Yet rates are presently set to zero. How can monetary policy remain too tight?

To locate the answer we must get… “real.” That is, we must look beyond nominal interest rates… to real interest rates.

It’s the Real Rate That Counts

Explains Jim Rickards:

The real interest rate is the nominal interest rate minus the inflation rate. You might look at today’s interest rates and think they’re already extremely low. And in nominal terms they certainly are. But when you consider real interest rates, you’ll see that they can be substantially higher than the nominal rate…

If you’re an economist or analyst trying to forecast markets based on the impact of rates on the economy, then you need to focus on real rates.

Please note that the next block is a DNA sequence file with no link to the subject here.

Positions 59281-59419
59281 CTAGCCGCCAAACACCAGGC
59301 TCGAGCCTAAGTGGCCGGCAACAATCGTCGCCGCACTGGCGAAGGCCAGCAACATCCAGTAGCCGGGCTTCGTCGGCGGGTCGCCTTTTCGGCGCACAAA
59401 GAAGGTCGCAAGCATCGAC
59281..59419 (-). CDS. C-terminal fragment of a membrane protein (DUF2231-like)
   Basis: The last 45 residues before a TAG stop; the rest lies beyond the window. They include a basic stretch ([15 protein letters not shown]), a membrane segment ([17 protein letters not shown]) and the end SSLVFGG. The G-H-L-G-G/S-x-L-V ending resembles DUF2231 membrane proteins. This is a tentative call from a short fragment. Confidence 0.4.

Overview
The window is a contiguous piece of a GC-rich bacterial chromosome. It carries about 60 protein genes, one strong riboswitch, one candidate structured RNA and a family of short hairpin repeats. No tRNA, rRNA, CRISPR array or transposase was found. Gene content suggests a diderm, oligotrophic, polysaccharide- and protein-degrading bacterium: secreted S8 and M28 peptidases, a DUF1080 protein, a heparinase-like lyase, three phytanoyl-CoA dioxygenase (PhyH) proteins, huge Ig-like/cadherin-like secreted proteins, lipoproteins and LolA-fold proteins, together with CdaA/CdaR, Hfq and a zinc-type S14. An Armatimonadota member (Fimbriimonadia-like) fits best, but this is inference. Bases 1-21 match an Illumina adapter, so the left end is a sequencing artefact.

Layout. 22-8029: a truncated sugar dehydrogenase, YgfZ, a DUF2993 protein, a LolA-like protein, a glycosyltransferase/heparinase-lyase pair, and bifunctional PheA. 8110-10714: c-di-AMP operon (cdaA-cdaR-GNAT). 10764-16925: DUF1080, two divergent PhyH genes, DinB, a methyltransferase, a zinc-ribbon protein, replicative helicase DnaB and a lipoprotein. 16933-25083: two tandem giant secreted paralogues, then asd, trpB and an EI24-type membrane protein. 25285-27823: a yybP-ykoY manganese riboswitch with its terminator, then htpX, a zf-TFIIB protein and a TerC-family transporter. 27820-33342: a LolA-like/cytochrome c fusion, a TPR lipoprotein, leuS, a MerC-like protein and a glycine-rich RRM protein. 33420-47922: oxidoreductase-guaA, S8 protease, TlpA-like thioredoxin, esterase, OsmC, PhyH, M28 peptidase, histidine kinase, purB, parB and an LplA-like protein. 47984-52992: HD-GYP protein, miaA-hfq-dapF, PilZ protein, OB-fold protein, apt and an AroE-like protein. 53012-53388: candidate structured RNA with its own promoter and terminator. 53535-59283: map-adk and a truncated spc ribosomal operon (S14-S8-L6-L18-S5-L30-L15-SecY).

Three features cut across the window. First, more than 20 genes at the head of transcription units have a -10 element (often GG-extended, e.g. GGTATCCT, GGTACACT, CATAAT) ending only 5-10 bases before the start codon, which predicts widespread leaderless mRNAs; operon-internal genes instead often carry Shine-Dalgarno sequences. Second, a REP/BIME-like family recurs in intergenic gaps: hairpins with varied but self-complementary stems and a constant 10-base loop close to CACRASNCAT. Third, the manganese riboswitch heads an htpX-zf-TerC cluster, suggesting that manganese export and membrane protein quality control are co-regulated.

Assume the nominal rate on a bond is 4%; what you see is what you get. But the real rate is the nominal rate minus inflation. If the nominal rate is 4% and inflation is 2%, then the real rate is 2% (4 – 2 = 2).

That difference between nominal and real rates seems simple until you get into a strange situation where inflation is higher than the nominal rate. Then the real rate is negative.

For example, if the nominal rate is 4% and inflation is 5%, then the real rate of interest is negative 1% (4 – 5 = -1).

Just so. What then is today’s real rate?

A Shocking Conclusion

The 10-year Treasury note currently yields a skeletal 0.614%. Meantime, the latest core inflation runs to 1.4%.

If we subtract the core inflation rate (1.4%) from the nominal rate (0.664%)… we find the real rate equals -0.786%.

Thus the real rate is negative — but only slightly.

Let us compare today’s real rate with the real rate from 1981…

Nominal rates at the time were killingly high — 13%. But real rates? Once again, Jim Rickards: